An Australian muslim man sent his unsuspecting brother to Sydney airport to catch an Etihad Airways flight carrying a homemade bomb prepared in Turkey and disguised as a meat-mincer built at the direction of a senior Islamic State of Iraq and the Levant (ISIL) commander, police said on Aug. 4.
Detailing one of Australia’s “most sophisticated” militant plots, police said high-grade military explosives used to build the bomb were sent by air cargo from Turkey as part of a plot “inspired and directed” by ISIL, police Deputy Commissioner National Security Michael Phelan said.
The plot targeted an Etihad Airways flight on July 15 but the bomb never made it past airport security, he said.
“This is one of the most sophisticated plots that has ever been attempted on Australian soil,” Phelan said.
Police allege that one of the two men charged late on Aug. 3 had been introduced to ISIL by his brother, who they said was a senior member of the group in Syria.
Communication between the accused man and ISIL began around April, police said. Under the instruction of the unidentified ISIL commander, the men built a “fully functioning IED” improvised explosive device.
One of the brothers was unaware that he was carrying a bomb, disguised as a commercial meat mincer, in his luggage, and tried to check it in at the airport, police said.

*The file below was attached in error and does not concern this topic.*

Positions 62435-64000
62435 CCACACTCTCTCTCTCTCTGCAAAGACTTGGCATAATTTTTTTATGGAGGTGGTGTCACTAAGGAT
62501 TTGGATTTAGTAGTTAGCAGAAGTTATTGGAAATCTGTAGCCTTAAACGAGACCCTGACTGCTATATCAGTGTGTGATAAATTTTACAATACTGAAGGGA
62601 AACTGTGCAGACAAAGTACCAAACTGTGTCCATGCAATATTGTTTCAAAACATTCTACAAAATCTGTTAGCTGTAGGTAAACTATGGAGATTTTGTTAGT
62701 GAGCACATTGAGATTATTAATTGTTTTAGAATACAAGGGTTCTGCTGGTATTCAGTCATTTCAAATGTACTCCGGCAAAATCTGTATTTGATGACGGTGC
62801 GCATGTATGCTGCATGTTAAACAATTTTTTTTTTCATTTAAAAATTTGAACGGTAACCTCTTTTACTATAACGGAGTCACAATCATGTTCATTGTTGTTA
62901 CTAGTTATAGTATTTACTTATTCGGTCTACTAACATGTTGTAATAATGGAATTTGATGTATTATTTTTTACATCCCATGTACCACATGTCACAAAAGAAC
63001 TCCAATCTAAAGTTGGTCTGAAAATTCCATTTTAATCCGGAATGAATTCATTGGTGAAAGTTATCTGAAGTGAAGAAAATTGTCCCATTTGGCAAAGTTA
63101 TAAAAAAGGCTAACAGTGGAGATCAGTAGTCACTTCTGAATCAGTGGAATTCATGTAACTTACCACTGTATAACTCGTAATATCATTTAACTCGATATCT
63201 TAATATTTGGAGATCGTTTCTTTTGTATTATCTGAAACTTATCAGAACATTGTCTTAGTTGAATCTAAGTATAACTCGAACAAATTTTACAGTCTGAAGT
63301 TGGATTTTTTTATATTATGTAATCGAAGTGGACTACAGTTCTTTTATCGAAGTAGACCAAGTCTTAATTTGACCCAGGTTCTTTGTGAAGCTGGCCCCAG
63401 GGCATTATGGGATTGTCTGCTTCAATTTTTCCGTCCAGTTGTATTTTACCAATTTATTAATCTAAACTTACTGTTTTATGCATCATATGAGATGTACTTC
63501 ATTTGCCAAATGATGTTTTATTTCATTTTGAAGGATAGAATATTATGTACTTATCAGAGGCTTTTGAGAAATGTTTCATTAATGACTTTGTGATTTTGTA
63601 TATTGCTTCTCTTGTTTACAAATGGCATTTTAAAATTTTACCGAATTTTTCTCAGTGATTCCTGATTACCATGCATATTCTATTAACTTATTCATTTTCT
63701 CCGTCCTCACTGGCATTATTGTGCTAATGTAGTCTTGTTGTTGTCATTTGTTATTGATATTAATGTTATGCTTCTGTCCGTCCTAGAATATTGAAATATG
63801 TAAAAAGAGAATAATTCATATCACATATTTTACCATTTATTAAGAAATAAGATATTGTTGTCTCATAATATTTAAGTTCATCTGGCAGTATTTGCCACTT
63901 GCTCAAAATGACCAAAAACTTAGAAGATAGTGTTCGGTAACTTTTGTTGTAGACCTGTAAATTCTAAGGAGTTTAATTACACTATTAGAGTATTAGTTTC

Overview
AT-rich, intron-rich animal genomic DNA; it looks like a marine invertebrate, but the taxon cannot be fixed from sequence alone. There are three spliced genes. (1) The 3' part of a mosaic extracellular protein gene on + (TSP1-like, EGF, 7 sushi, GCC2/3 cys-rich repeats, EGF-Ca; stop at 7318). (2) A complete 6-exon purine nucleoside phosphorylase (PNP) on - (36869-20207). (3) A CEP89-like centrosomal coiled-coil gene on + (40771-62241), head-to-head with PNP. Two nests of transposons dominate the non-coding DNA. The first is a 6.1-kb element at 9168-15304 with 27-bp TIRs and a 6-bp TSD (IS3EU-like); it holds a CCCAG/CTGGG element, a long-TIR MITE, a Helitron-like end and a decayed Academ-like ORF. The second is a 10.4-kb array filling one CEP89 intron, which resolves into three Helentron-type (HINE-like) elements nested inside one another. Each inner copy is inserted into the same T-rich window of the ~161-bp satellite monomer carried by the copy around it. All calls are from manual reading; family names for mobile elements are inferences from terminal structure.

“We’ll be alleging that the person who was to carry the IED on the plane had no idea they were going to be carrying an IED,” Phelan said.
Such a device would work like a large grenade, exploding with enough force to blow a hole in an airplane, even if it went off in the cargo hold, said Professor Greg Barton, a security expert at Deakin University in Melbourne.
“I think the logic would be that you pack your explosives in and seal it up, and if someone does a quick physical inspection it just looks like what it is, a meat grinder, because it’s not electrical or electronic, it’s less likely to be suspicious.”
Police said there was “a little bit of conjecture” about what happened next, but it appeared one of the accused then left the airport, taking the luggage with him. The man’s brother boarded the plane and has not since returned to Australia.
“I want to make it quite clear – it never got near screening. I don’t want anyone to suggest that it … penetrated airport security layers … because it did not. It didn’t go anywhere near it,” Phelan said.
Etihad said in a statement on Aug. 4 it had been working closely with the Australian investigation.